“The more you sweat in peacetime, the less you bleed during war.” — Chinese proverb
Apple is at war against Google’s Android. In any war, you make preparations, marshall your assets, analyze the enemy weaknesses, and recall the mistakes of the past. That’s exactly what Apple is doing. Android may not survive its wounds.
Large, wealthy companies have the ability to explore legal scenarios in detail that would exhaust the efforts of lesser companies. That is to say, a comprehensive understanding of one’s patent position and the intricacies of the implications require a hard working and well funded staff. That’s one reason why big companies get bigger.
For a long time now, Apple’s competitors have perceived Apple as a company that knew how to make nice consumer products, but had been historically unable to defend itself in court. That led to ripoffs, all around the world, by companies who could benefit from copying Apple. Google may have had that cavalier attitude when it decided, with Eric Schmidt sitting on Apple’s board, to get into the phone business, something of a betrayal perceived by Steve Jobs. Putting a stop to that not only means patenting your innovations but having a complete understanding of the provenance of various agreements. That requires preparations for all out war.
A good example of Apple’s attack on Android is a proper and comprehensive legal understanding of all the licences the iPhone has compared to the licences the competition has. What’s emerging from these legal battles is that Apple obtained licenses for the underlying communication technologies or else they bought component parts from suppliers who already had licences which exempted Apple from and action by the original patent holder. Then, Apple overlaid an innovative, multi-touch user interface on top of that. Experience from the BSD licensing terms probably helped.
In the current case against Samsung in Australia, Apple has sought and won an injunction against Samsung for violating an important touchscreen heuristic. It’s not out of bounds for Apple to do that, as Florian Mueller wrote today that::
Another brand new court decision that will help Apple at today’s California hearing was handed by the United States Court of Appeals for the Federal Circuit, which reaffirmed in Bosch v. Pylon that the U.S. Constitution envisioned patents to be exclusionary rights and that patent infringement should in many cases result in injunctions… I saw that Apple’s counsel filed a ‘statement of decision’ to draw the California-based court’s attention to this development.”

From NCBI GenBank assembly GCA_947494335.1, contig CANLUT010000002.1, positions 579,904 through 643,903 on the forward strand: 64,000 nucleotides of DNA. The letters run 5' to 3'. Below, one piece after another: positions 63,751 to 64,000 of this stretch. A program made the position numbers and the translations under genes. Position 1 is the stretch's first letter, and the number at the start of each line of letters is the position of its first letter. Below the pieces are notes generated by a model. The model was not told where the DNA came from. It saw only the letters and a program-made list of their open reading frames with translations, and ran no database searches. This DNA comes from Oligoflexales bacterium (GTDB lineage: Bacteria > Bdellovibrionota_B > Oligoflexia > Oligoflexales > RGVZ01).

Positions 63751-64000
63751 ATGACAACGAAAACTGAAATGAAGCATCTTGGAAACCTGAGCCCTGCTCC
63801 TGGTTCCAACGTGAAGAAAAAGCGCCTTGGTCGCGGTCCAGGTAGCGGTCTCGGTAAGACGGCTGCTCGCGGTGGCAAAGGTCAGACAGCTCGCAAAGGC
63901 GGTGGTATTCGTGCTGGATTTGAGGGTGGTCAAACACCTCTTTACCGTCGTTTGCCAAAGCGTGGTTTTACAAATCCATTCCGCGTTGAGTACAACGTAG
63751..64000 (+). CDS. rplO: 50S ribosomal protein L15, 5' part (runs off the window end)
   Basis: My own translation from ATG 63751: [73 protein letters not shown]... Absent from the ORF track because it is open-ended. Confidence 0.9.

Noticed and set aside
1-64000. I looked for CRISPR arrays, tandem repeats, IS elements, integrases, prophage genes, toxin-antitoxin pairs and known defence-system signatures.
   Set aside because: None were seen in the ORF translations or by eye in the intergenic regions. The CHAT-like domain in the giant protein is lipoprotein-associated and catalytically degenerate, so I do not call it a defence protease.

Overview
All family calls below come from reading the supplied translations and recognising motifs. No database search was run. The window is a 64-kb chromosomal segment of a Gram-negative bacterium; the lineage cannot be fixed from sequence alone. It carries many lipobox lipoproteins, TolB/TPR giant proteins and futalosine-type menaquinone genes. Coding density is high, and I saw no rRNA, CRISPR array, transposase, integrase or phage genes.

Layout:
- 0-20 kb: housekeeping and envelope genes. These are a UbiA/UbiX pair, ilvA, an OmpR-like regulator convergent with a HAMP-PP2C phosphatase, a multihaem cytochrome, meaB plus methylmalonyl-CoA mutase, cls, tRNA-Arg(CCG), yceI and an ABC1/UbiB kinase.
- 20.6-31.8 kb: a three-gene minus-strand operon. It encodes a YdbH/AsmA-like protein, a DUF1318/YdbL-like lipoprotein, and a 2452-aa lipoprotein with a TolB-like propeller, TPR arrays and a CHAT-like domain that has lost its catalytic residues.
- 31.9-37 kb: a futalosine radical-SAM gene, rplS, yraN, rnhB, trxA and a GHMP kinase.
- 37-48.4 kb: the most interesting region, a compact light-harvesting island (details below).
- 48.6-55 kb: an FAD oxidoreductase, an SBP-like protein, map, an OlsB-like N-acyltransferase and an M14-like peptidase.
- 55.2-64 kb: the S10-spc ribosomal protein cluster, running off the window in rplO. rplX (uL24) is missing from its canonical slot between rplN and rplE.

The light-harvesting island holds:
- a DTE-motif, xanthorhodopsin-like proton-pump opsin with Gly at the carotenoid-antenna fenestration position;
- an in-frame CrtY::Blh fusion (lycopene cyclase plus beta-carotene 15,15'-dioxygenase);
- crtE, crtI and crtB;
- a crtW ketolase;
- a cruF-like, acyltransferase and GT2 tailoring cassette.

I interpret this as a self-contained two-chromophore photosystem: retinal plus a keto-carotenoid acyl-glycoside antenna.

Conversely, Samsung seems to be trying to undermine Apple’s basic rights to key IP related to wireless communication technology — their only recourse because they don’t have the portfolio of innovative UI patents Apple does. Samsung has tried to cleverly leverage off certain patents that Apple already has FRAND rights to, or they’ve tried to make it look like Apple hasn’t licensed key IP at all when, in fact, Apple previously went through a third party, dotted its “i’s” and crossed its “t’s”.
Samsung in the Crosshairs
A current example of that is how Apple is countering Samsung’s countersuit regarding certain wireless 3G patents. It appears that Apple’s use of Qualcomm and Infineon 3G chips has been lawful because Qualcomm and Infineon already had licensed the technology from Samsung. For Samsung to now go after Apple isn’t going to work — assuming Apple’s attorneys are astute enough to draw all this to the attention of the courts. They are, and they have.
An attorney who follows these matters along with TMO, summed it up as follows:
If Samsung licensed its 3G Intellectual Property (IP) to Qualcomm without restriction on Qualcomm’s right to sale chip containing that 3G IP to downstream users, such as Apple, then Samsung’s patent infringement claims based on its 3G technology will almost certainly be barred by the Exhaustion Doctrines…
So, if Qualcomm has the right pursuant to its license with Samsung to sell chips containing Samsung’s 3G IP and if the only reasonable use and the primary purpose of Qualcomm’s chips is to provide 3G connectivity in computing devices, Apple exhaustion defense will destroy Samsung’s 3G patent claims.
In the alternative, Apple is also alleging that Samsung infringement claims are invalid, because Samsung has not offered FRAND terms to Apple for its 3G IP.”
This is getting rather technical, but the point I’m trying to make is that Apple’s attorneys are doing a very good job of both defending Apple’s high level UI patents while also destroying the arguments of those who are trying to counter by saying Apple hasn’t properly licensed the low level wireless patents.
Apple, as it has grown, has made some serious preparations for war.
- Developed a great portfolio of patents to protect its innovation with iOS.
- Developed a first class legal staff that’s well funded.
- Come to understand the intricate details of communication patents and the strategic weaknesses of the opposing legal teams.
- Come to understand the different patent laws in different countries.
- Come to understand just how Android infringes on the iOS UI in a manner that Google hadn’t completely thought out or prepared for.
- Struck considerable fear in those who thought that Android would be an easy path to successful competition with Apple.
What looks like juvenile, pugilistic legal shenanigans by Apple is, in fact, a well orchestrated war to destroy Android and 1) drive Samsung and HTC into the arms of Microsoft — where they are protected, but will pay profit killing fees, 2) or else waste time to spend huge sums building their own mobile OS, and 3) completely undermine and discredit Google’s purchase of Motorola. In the end, Google may have blown US$12.5B and be stuck with a hardware company that has no viable mobile OS.
The wrath of Steve Jobs can be felt even beyond the grave.